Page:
Now, if you'd have said this was a press release from Pyongyang, I'd have agreed with you.
  • by frank_adrian314159 (469671) on Tuesday May 20, 2014 @10:21AM (#47046587) Homepage

    Please explain how one gets from broken plastic clips on a vanity mirror to "rolling sarcophagus" in a way that wouldn't make any other engineer's (let along lawyer's) eyes roll.

    Yes, engineers can become short-sighted, over-exaggerate and sometimes use immoderate language, but in general, I think you'd find less of that in engineering ranks than in any other department in the company.

  • Re:Corporate speak (Score:5, Insightful)

    by Linzer (753270) on Tuesday May 20, 2014 @10:50AM (#47046877)

    Having lived on both shores of the Atlantic, I very much believe that both systems would have a lot to learn from each other.

    That is, if there was a substantial discussion instead of all the name-calling.

    I know, this is slashdot, but in real life it's not that much better.

  • Re:Corporate speak (Score:2, Insightful)

    by Anonymous Coward on Tuesday May 20, 2014 @10:54AM (#47046933)

    > Let me know when you figure out what "free speech" is,
    Good idea, then we can tell you all about privacy as well,

  • As much as I'd like to see engineers speaking freely about problems, the consequences of doing so can be catastrophic when they don't know what they are doing.

    This should not be so. The law as it currently stands promotes thes kinds of irrational, destructive practices and behaviours. We need laws that punish engineers who obfuscate, and which protect engineers who speak openly and honestly.

    The law is a tool which can shape the morals and behaviour of human beings. At some point in the last 30 years, the West has completely forgotten that the law is a tool for shaping public ethics and morality, and has instead regarded it as a pen an paper RPG which can be gamed, min-maxed, and generally ruined in spirit by twisting the meaning of its letters. The degeneracy of our insitutions, private and public, has its roots in the degeneracy of the courts and legal professions and their practices.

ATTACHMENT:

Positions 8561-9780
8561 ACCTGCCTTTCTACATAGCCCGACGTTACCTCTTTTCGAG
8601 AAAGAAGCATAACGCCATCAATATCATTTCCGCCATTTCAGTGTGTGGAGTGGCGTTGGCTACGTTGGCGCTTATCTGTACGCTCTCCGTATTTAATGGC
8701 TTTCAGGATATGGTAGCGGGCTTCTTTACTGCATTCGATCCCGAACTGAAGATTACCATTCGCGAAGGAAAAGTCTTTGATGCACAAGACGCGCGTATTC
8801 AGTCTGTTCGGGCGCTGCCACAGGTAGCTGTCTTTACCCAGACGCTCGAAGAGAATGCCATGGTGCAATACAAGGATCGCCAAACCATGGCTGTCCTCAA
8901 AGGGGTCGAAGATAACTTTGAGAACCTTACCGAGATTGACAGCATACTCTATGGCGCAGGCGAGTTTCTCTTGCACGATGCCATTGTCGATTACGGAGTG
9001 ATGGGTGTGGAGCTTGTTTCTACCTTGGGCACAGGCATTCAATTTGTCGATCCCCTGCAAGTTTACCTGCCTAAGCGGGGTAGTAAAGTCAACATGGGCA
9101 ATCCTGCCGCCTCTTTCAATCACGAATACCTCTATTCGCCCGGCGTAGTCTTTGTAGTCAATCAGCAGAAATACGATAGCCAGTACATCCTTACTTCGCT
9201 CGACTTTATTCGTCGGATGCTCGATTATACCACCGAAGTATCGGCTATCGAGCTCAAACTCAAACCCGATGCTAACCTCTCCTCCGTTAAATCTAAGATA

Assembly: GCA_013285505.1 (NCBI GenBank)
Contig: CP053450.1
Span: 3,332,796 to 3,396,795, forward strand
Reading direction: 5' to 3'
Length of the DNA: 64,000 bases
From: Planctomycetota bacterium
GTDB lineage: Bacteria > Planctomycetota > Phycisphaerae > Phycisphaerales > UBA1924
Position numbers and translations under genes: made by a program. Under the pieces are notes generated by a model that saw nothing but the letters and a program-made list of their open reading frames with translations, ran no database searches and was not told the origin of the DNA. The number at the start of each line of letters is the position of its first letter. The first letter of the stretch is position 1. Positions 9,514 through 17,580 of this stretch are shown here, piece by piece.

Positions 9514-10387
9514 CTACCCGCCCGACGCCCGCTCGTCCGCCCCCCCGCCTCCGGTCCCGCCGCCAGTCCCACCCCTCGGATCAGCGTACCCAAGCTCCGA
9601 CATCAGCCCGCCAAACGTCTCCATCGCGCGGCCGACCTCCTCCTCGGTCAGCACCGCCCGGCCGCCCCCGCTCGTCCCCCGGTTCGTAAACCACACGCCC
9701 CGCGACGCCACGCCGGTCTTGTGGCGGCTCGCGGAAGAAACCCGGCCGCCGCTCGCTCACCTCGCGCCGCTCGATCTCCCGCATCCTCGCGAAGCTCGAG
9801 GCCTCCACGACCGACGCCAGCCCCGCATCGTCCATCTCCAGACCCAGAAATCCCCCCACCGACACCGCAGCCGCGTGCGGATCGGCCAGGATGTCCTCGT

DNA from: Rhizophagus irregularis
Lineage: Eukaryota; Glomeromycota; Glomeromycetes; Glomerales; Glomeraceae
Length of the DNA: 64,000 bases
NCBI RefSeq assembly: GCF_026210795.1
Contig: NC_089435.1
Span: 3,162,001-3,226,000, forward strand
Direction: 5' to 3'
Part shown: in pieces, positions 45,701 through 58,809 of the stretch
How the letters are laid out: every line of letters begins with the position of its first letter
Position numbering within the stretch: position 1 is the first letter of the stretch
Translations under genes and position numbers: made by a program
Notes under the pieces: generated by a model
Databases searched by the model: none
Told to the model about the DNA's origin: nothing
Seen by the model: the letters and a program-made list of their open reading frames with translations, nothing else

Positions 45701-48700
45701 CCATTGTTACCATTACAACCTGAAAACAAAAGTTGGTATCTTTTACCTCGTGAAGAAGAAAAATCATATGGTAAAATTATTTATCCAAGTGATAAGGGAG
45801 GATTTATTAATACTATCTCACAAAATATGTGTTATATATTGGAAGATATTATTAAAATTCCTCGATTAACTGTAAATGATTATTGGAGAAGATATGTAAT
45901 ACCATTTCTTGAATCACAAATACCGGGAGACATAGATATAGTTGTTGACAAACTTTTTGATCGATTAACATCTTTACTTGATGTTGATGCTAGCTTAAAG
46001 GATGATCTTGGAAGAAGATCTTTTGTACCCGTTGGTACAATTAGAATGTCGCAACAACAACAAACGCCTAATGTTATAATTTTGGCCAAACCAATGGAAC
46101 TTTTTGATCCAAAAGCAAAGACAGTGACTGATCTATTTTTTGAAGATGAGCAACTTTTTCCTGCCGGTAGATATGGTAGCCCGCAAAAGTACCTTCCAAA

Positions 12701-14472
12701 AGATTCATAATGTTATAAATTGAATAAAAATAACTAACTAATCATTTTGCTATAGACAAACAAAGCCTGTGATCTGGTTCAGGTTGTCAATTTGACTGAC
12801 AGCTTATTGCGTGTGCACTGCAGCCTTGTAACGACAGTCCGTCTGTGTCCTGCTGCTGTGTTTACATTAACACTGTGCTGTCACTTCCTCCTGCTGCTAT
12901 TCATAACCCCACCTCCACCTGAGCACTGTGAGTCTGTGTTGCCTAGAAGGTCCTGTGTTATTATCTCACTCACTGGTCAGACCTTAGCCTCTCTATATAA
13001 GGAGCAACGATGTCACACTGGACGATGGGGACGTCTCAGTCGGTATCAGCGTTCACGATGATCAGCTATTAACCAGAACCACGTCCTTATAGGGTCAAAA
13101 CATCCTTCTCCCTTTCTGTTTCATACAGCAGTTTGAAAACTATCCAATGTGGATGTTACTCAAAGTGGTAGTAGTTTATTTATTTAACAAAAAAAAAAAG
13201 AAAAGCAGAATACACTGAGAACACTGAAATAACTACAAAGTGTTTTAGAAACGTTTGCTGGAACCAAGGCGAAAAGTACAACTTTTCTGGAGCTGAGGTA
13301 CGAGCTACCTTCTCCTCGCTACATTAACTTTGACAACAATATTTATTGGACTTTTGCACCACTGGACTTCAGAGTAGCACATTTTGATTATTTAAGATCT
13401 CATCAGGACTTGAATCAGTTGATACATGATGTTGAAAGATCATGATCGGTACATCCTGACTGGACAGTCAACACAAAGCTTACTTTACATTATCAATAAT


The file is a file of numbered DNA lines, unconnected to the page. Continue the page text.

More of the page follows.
• Re:Corporate speak (Score:2, Insightful)

    by Lightning McQueen (3342905) on Tuesday May 20, 2014 @11:41AM (#47047513)
    A sensible response! But I'm not giving up my U.S. Constitution. Although there seems to be a large mass of people living here / moving here that feel the need to change it. I say to them: Go start your own country if you think you have all the answers! Quit trying to change mine!
  • by WheezyJoe (1168567) <fegg AT excite DOT com> on Tuesday May 20, 2014 @12:33PM (#47048097)

    Lawyer speak. They are trying to make it difficult for investigators to find incriminating or "smoking gun" evidence through a word-search on their electronic documents (such as when they are forced to hand them over on discovery or under subpoena, or else leaked by a whistleblower or hacker).

  • by Belial6 (794905) on Tuesday May 20, 2014 @01:16PM (#47048643)
    Yep, although if I was on a jury, I would see that list as evidence GM had premeditated any deaths caused be safety problems as well premeditated hiding evidence from the court.

Hold on to the root.

Working...